Former Police Ombudsman employee arrested in connection with alleged theft of documents
Police investigating the suspected theft of sensitive documents from the office of the Police Ombudsman of Northern Ireland have arrested a man.
The 69-year-old detained in England is understood to be a former employee of the police watchdog.
He was arrested in Dartford, Kent, by officers from the Police Service of Northern Ireland's Serious Crime Branch in a joint operation with Kent Police on Sunday.
The suspect has since been released on bail.
As part of its role probing alleged police misconduct, ombudsman investigators can access classified documents from the PSNI.
The information sharing has been temporarily suspended in the wake of the alleged security breach.
Assistant Chief Constable Stephen Martin, head of the PSNI's Crime Operations Branch, said: "The PSNI can confirm it has become aware of a suspected theft of sensitive documents from within the Office of the Police Ombudsman of Northern Ireland.
"We have now commenced a criminal investigation and are also carrying out an assessment of any impact which may be caused by the unauthorised release of sensitive material.
"Detectives from our Serious Crime Branch conducted a joint search operation with Kent Police on Sunday and arrested a 69-year-old man in Dartford, Kent, in connection with the matter.
"The PSNI and PONI have agreed to a temporary period of review during which sensitive information will not be shared."
The Police Federation for Northern Ireland said the Police Ombudsman’s office "has some very serious questions to answer".
PFNI Chairman, Mark Lindsay, said: "There is more than enough justification for a high-level inquiry into the manner in which PONI treats some of the most sensitive information. It doesn’t get much more serious than this. This is an astounding and very worrying state of affairs.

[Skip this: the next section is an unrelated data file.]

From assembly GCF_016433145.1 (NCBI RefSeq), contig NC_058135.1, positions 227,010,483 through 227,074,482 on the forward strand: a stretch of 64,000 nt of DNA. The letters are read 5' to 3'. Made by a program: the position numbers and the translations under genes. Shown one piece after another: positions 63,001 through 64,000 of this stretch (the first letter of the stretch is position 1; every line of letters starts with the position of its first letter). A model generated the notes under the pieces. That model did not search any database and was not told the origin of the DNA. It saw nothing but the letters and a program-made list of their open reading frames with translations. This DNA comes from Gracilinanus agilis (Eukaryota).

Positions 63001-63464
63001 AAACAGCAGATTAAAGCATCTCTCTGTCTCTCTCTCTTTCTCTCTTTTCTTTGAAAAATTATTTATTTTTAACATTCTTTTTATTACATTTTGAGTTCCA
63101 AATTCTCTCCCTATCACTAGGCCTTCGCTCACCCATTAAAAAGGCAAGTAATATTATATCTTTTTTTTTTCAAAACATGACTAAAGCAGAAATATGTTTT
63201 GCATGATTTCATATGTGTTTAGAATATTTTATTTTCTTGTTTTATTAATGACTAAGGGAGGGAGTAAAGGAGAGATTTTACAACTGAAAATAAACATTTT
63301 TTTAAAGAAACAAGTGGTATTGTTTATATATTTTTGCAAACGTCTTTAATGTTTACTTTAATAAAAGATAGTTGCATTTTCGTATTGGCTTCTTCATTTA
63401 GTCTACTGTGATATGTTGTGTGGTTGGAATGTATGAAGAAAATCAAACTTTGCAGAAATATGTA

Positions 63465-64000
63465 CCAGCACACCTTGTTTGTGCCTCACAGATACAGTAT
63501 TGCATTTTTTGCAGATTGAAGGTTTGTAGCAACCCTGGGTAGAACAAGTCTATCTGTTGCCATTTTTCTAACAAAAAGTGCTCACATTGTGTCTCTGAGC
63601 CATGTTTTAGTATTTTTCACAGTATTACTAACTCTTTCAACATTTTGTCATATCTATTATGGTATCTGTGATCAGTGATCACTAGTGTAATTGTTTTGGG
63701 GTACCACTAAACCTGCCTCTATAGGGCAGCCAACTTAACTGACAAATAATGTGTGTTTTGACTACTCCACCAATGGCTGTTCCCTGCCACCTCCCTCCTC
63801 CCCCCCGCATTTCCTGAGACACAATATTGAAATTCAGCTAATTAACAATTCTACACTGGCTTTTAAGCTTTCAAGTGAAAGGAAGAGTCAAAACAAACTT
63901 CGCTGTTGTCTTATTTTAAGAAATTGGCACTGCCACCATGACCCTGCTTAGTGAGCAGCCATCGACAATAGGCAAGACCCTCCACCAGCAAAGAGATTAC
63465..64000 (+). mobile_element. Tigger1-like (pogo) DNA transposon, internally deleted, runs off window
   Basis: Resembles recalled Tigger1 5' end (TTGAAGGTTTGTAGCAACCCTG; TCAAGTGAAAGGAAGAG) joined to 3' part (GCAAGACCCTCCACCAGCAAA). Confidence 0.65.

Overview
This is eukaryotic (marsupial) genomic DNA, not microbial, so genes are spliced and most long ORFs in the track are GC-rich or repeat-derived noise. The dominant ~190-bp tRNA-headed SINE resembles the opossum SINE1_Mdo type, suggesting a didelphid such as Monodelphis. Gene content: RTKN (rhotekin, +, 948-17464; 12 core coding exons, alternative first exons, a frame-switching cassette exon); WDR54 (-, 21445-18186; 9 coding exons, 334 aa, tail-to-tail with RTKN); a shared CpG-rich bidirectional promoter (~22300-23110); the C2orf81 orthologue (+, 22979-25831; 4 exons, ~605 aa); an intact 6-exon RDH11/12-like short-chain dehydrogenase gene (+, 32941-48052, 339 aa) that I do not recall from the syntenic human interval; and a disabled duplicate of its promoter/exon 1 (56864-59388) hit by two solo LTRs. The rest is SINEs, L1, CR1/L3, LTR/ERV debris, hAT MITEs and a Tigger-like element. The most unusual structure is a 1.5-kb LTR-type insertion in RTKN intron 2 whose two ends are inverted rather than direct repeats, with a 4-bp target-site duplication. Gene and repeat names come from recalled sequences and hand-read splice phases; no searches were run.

"The sensitive documents in question identify Police officers and potentially place lives at risk.
"We are extremely concerned over this alleged theft of sensitive documents. There is a criminal investigation underway, but in a wider sense, I am concerned at the operation of the PONI.
"If PONI cannot be trusted with sensitive information, then there’s a good case to be made to restrict the data.
"There should be a full investigation by Information Commissioner into what appears to be a blatant breach of the Data Protection Act and the incident should also be reported to the Oversight Commissioner, who has responsibility for all information obtained under investigative techniques.
"In the recent past, we’ve called for a full inquiry into the operation of PONI. We now repeat that call. A full inquiry into the operation of the Police Ombudsman has now become a minimum requirement, in order that both the public and police officers alike can have confidence in the office. PONI appears to act without proper oversight or accountability and this must not continue.
"It’s time to look at the work that PONI undertakes; the way it conducts itself; the approach it takes into investigating Officers doing the best they can for the community, and the internal procedures that undermine confidence in the way it operates."
Ulster Unionist MP Tom Elliott said the news was "shocking".
"The alleged unauthorised release of sensitive information to lawyers is a gross betrayal of trust and has the potential to drive a coach and horses through the reputation of the Ombudsman's office.
"I’ve had concerns for a long time about issues in the office and raised some of them directly through questions to it. I was concerned and remain concerned that allegations of issues within the Police Ombudsman`s office have been investigated by its own staff and not the PSNI or any other outside body.
"Given the central role which some are suggesting the office will have in dealing with legacy cases, there needs to be a root and branch review before this can happen.
"Serious questions need answered. Where does the accountability lie or is the Police Ombudsman`s office a law unto itself? The Office also needs to make clear when it became aware of the alleged unauthorised release of information and what actions it took and when. The seriousness of this matter should not be underestimated.
"The Ombudsman needs to be as open and transparent as is practically possible - the sooner the better."